NASHVILLE, Tenn. (WTVF) - Who says money doesn't grow on trees? Just ask some of the growing number of hemp farmers planting in Tennessee.
Many believe hemp is on the verge of becoming the state's next big cash crop. Go to a hemp farm and the plants literally glisten in the warm, fall sun, swaying in the breeze.
"This looks like marijuana. It's pretty, isn't it," said grower, Clint Palmer.
It's hemp, and at long last many believe this is heir apparent to Tennessee tobacco. The crop is mature and ready for harvest.
"Is this the next big cash crop?" NewsChannel 5's Nick Beres asked. "One hundred percent, no way around it," said Palmer.
He's one of the state's top hemp experts who is cultivating a crop just outside Murfreesboro. It is bursting at the seams with two hemp varieties named bubblegum and sweeten -- all grown from state-approved seed.
Consider tobacco farmers get between $3,000 - $5,000. Palmer said you can easily grow 1,000 hemp plants on one acre -- and each plant provides about one-pound of usable bud.
"That's thousands of pounds at an average of about $50 a pound off one acre," said Palmer. You do the math - about $50,000 for one acre.
It's easy to see why the number of hemp farmers is expected to grow exponentially in the next few years.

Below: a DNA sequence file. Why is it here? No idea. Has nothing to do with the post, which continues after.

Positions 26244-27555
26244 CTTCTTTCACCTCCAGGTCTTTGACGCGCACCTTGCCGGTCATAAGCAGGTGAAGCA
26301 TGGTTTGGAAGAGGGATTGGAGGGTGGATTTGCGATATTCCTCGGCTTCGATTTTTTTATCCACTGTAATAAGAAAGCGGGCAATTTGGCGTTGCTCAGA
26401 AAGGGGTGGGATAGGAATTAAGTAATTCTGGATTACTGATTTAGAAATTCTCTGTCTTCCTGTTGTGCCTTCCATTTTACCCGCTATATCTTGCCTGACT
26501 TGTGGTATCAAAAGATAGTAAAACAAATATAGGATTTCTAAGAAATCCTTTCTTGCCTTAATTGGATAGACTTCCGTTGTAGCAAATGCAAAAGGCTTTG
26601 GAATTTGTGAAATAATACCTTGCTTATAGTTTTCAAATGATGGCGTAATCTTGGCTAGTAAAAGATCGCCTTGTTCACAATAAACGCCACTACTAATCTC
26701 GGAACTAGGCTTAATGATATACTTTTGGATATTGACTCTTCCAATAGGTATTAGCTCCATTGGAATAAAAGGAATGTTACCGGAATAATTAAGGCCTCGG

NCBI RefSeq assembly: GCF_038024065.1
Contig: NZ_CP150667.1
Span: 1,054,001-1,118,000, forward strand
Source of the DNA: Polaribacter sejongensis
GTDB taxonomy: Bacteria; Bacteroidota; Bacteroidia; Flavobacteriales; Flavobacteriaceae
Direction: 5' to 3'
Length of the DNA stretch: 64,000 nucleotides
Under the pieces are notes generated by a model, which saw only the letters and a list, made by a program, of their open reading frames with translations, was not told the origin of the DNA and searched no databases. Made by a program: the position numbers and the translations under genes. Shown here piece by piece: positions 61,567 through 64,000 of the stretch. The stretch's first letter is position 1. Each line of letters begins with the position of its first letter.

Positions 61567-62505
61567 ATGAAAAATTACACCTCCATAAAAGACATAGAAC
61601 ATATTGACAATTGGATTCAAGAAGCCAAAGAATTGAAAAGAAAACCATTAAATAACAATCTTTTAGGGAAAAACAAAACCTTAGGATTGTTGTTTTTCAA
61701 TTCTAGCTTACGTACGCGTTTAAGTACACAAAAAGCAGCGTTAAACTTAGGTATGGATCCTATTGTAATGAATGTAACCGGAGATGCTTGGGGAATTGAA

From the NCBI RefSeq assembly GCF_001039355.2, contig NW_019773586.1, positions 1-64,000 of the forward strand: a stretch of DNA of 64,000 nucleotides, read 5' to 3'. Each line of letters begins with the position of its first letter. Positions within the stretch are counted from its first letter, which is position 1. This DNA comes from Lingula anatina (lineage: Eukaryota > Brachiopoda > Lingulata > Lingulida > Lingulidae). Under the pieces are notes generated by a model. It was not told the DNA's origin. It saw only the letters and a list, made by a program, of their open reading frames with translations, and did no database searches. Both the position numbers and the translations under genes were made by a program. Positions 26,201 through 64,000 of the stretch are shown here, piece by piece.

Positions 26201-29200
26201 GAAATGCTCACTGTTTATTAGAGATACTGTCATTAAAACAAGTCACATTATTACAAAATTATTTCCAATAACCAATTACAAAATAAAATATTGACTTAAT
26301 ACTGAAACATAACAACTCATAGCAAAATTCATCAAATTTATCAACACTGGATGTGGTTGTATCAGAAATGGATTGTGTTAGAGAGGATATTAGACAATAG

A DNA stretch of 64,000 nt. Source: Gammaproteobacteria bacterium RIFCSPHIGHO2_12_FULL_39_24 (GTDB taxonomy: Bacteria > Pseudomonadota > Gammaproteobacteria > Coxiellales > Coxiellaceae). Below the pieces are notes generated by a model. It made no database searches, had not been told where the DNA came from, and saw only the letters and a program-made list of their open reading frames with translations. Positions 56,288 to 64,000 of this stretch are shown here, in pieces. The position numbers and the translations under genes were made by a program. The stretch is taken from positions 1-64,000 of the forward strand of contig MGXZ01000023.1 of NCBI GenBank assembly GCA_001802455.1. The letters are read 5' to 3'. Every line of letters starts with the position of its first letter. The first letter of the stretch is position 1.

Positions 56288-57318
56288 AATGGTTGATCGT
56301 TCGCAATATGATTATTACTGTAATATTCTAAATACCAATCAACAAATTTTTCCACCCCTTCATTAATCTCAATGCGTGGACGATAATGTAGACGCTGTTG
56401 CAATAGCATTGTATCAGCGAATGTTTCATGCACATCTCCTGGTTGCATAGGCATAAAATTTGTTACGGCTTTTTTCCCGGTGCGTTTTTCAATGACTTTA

Demand for the hemp is great and stems from the growing use of CBD. Unlike marijuana, hemp does not have high levels of the psychoactive drug THC. So hemp doesn't produce a high and is legal in Tennessee.
"The chemical profile is what makes it different," said Palmer.
People consume CBD in oils, gummies or smoking the hemp buds, claiming it helps for everything from seizures to anxiety to pain.
"The CBD is in the glandular bulbus tricombs," said Palmer. In other words, the buds and the market for those tricombs is booming.
"This plant is special because it has a high level of CBD. You smell and it's fruity and citrus," said Palmer handling one of the plants.
He is now harvesting the mature crop. He'll sort them, dry them then process the plants. Then it's off to market, and a profit seldom seen for a legal crop in Tennessee.
Anyone interested in growing hemp can do so, but must register with the state.